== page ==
著者
西村 孝彦
出版者
The Human Geographical Society of Japan
雑誌
人文地理 (ISSN:00187216)
巻号頁・発行日
vol.31, no.6, pp.524-538, 1979-12-28 (Released:2009-04-28)
参考文献数
39
被引用文献数
3 1
著者
織田 武雄
出版者
The Human Geographical Society of Japan
雑誌
人文地理 (ISSN:00187216)
巻号頁・発行日
vol.3, no.5-6, pp.152-162,A15, 1952-01-15 (Released:2009-04-30)
参考文献数
45

Either to affirm or to deny the circumnavigation of Africa by Phoenicians there are not sufficient data, because Herodotus' description of it is brief. It may be wise to conclude, like Bunbry, “it is not proven”.However, when the oceanic currents and wind are taken into consideration, it is understood that the least geographic obstacles will be met if the sailing around of Africa is started from the east seacoást of the continent. Also, while Polynesians got to almost all islands in the Pacific by means of their primitive canoes, Phoenicians had possessed better vessels and navigation than Polynesians.If indirect evidence such as above mentioned is taken into accounts, the circumnavigation of Africa by Phoenicians may be considered “gar nicht unwahrscheinlich, ” as remarked by Humboldt.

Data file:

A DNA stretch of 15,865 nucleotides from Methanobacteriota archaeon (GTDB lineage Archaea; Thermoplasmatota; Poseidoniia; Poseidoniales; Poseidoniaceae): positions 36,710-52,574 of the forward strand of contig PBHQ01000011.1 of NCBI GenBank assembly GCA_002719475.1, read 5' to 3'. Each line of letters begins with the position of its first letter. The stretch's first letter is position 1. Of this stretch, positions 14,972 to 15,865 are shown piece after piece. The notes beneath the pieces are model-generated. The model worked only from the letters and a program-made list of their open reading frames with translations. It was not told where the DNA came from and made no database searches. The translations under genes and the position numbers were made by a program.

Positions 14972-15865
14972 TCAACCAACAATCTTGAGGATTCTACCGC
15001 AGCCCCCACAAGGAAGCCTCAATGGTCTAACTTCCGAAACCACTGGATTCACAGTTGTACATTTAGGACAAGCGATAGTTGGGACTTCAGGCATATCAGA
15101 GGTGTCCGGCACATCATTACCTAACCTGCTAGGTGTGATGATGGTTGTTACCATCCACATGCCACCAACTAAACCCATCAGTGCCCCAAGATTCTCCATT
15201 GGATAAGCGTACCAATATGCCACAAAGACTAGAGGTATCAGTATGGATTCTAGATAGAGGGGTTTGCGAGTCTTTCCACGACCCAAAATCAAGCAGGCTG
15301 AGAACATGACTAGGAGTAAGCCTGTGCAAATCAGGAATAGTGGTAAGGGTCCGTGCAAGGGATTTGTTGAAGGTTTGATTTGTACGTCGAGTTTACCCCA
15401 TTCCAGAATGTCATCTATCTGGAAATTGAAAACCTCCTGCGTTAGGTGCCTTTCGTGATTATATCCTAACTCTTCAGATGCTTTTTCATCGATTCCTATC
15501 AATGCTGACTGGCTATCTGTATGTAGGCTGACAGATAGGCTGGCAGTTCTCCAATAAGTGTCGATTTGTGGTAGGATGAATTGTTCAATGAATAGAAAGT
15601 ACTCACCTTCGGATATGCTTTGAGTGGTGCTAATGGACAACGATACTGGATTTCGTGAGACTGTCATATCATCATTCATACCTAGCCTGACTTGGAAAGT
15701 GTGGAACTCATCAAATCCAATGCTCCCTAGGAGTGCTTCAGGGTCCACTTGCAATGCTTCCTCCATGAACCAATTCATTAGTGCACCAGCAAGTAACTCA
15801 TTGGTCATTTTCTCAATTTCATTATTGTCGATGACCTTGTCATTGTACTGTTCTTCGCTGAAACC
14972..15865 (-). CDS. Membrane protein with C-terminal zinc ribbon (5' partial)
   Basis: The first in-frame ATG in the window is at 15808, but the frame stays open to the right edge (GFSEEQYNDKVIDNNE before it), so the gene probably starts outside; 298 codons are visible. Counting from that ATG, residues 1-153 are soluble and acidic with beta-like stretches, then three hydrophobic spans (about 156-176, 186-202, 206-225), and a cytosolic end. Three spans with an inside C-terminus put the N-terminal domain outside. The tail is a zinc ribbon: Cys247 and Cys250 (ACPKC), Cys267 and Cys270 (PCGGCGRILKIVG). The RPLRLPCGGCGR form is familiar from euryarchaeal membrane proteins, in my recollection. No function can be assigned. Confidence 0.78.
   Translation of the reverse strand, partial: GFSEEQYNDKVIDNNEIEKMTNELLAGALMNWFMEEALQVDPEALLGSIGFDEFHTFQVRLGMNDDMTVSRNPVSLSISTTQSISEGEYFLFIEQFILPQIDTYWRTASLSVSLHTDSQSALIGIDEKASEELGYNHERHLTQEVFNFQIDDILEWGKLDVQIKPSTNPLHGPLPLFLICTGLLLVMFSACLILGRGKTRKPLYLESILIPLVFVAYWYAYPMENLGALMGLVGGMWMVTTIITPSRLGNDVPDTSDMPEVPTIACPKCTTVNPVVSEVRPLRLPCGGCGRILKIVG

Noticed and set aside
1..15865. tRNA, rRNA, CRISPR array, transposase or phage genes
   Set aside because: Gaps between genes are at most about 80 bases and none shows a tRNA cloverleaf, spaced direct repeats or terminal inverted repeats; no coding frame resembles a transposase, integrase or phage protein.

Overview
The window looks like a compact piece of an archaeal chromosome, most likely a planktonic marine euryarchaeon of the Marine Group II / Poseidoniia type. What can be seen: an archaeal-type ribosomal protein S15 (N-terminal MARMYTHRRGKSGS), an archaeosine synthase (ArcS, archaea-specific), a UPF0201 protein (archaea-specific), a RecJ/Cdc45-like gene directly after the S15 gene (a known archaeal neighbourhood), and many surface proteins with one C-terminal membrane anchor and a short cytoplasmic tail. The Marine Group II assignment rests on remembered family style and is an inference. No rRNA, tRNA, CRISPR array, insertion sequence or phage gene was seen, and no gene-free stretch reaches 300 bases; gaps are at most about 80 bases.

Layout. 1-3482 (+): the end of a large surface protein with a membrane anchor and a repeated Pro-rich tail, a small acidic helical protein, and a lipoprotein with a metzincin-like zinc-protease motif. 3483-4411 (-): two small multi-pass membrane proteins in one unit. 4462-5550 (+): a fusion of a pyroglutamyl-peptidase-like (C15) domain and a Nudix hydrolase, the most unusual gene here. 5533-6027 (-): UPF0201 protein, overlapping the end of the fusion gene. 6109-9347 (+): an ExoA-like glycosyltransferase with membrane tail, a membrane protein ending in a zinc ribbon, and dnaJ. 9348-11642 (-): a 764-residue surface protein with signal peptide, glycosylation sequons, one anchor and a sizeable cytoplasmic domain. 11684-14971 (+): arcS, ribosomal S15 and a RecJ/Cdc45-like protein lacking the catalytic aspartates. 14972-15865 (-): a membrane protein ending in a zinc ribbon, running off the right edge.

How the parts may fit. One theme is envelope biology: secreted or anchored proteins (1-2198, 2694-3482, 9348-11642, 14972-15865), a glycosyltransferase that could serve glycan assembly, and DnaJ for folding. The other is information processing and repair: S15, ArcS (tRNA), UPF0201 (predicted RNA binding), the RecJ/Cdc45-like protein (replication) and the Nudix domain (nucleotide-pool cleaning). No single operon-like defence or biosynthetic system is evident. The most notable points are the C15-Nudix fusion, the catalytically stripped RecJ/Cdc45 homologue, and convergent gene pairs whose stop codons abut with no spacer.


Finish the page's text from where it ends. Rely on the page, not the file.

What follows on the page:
著者
菊池 万雄
出版者
The Human Geographical Society of Japan
雑誌
人文地理 (ISSN:00187216)
巻号頁・発行日
vol.30, no.5, pp.447-461, 1978-10-28 (Released:2009-04-28)
参考文献数
30